B3665 - Early life exposure to cardiovascular risk factors and cerebral structure and function in young adults - 02/12/2020

B number: 
Principal applicant name: 
Scott Chiesa | UCL (UK)
Dr Sana Suri, Professor Klaus Ebmeier, Professor John Deanfield, Georgios Georgiopoulos
Title of project: 
Early life exposure to cardiovascular risk factors and cerebral structure and function in young adults
Proposal summary: 

Certain behavioural (e.g. diet, smoking, physical activity) and physiological (e.g. obesity, cholesterol, glycaemic control, blood pressure) risk factors have long been known to increase risk of atherosclerotic CVD in later life. Although clinical events rarely occur prior to middle-age, our group have previously shown that early signs of damage to the vasculature can be detectable from as early as childhood (Charakida et al 2012 JACC; Dangardt et al 2019 Lancet Child and Adolescent Health; Chiesa et al JACC Imaging 2019), and that cumulative exposure to this damage across the lifespan likely represents one of the biggest causes of later-life events.

Intriguingly, recent research strongly suggests that these modifiable health behaviours and risk factors may also contribute to another of the world's most pressing global health crises – dementia. A wealth of recent research supports the concept that the development and progression of cognitive decline and eventual dementia can be slowed or perhaps even prevented by addressing various risk factors more commonly linked to CVD (Livingstone et al 2020 Lancet). The implementation of early-life prevention strategies to improve heart health may therefore also provide dual benefits for long-term brain health.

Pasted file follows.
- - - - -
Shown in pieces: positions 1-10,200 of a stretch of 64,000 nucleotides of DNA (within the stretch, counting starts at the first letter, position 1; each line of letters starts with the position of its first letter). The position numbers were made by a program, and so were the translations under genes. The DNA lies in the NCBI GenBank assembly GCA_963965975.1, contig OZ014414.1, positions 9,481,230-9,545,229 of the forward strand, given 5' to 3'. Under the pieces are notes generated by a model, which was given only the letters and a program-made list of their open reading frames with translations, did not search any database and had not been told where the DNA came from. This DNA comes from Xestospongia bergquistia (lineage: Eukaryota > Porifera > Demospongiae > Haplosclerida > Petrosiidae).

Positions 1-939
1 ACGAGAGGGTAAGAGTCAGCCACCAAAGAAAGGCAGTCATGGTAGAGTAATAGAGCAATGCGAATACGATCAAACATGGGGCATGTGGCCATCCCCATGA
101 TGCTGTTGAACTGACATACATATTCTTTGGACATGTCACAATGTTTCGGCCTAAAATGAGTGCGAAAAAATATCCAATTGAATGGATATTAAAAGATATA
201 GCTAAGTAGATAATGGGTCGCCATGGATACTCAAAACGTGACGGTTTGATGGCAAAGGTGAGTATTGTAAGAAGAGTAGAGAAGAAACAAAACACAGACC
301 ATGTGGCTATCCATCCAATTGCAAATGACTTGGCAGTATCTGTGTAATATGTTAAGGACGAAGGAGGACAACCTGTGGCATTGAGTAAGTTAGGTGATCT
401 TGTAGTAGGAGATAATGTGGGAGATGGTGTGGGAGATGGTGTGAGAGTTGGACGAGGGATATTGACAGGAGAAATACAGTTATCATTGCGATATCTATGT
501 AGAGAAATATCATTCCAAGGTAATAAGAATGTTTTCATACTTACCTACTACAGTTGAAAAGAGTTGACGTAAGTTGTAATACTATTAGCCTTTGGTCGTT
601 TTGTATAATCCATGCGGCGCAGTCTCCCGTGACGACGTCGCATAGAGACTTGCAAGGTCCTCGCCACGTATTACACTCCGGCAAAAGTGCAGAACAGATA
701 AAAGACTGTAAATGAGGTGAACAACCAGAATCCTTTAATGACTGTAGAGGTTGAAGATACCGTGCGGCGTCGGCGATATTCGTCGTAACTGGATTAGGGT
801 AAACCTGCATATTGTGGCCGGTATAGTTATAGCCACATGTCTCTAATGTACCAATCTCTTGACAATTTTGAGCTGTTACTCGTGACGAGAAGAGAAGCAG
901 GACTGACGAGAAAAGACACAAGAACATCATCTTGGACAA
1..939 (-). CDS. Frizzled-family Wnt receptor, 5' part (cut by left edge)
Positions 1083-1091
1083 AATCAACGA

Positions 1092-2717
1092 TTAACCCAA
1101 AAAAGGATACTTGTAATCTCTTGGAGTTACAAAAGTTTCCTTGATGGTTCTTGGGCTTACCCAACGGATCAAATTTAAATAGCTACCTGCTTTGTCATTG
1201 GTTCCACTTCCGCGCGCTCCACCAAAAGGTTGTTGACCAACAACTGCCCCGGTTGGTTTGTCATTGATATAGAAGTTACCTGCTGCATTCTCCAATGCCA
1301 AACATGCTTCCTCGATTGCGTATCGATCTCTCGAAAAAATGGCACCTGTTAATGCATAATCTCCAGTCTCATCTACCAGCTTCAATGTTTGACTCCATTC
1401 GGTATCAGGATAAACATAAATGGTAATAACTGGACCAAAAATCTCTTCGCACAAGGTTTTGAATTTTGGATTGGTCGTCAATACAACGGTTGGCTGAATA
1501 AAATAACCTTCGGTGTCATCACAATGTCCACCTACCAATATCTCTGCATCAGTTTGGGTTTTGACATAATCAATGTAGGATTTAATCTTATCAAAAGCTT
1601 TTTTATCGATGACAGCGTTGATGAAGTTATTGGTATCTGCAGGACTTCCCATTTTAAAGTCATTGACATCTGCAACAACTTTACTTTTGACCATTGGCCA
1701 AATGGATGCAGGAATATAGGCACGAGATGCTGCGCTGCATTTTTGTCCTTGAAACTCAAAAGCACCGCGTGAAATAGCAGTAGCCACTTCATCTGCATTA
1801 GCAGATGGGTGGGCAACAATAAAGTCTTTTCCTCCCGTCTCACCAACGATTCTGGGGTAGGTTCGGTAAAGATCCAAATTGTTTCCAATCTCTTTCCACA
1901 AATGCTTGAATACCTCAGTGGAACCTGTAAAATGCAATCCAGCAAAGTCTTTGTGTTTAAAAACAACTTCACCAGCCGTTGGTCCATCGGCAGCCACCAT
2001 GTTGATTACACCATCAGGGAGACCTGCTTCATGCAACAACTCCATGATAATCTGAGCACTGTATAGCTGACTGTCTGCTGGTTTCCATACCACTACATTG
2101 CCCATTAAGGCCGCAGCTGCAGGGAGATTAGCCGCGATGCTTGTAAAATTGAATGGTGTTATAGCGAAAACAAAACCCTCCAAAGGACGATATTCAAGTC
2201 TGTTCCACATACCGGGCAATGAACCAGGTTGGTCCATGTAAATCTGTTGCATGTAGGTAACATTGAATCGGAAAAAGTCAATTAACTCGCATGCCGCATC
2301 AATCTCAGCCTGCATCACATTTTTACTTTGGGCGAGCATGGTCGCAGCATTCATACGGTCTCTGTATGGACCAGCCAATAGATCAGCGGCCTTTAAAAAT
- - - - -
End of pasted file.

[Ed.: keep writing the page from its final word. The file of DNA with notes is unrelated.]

Our group and others have recently contributed to accumulating evidence suggesting that it is exposure to these CV risk factors earlier in the lifespan which appear to relate most strongly to risk of cerebral (i.e. brain) disease risk in later life. These findings suggest that although dementia diagnoses are almost exclusively made in older age, they may in fact represent the end result of cumulative damage to brain tissues which have been sustained over decades previously. However, how early this damage starts and what factors are responsible for its appearance is currently unknown, as very few populations are available in which detailed brain scans have been carried out on a young population with wide-ranging CVD risk factors.

Impact of research: 
It is currently not known how early in life adverse changes within the cerebral tissues and circulation begin to appear, and whether the brain may be negatively impacted by childhood and adolescent exposure to risk factors in the same way as we have previously shown in the arteries. This study will provide a unique opportunity to investigate the effect that cumulative exposure to these risk factors has on markers of cerebral damage which are known to link to cognitive decline in older populations, and may therefore provide the first evidence of an adverse impact on the brain from poor health behaviours in the earliest stages of life. These findings are likely to be of wide interest to the scientific community and may inform prevention strategies for cerebral health by identifying a previously unappreciated but crucial window for targeting poor health behaviours.
Date proposal received: 
Tuesday, 24 November, 2020
Date proposal approved: 
Wednesday, 2 December, 2020
Epidemiology, Cognitive impairment, Hypertension, Obesity, CVD, Medical imaging, epidemiology, Ageing, Blood pressure, BMI, Cardiovascular, Cognition - cognitive function, Equipment - MRI, Neurology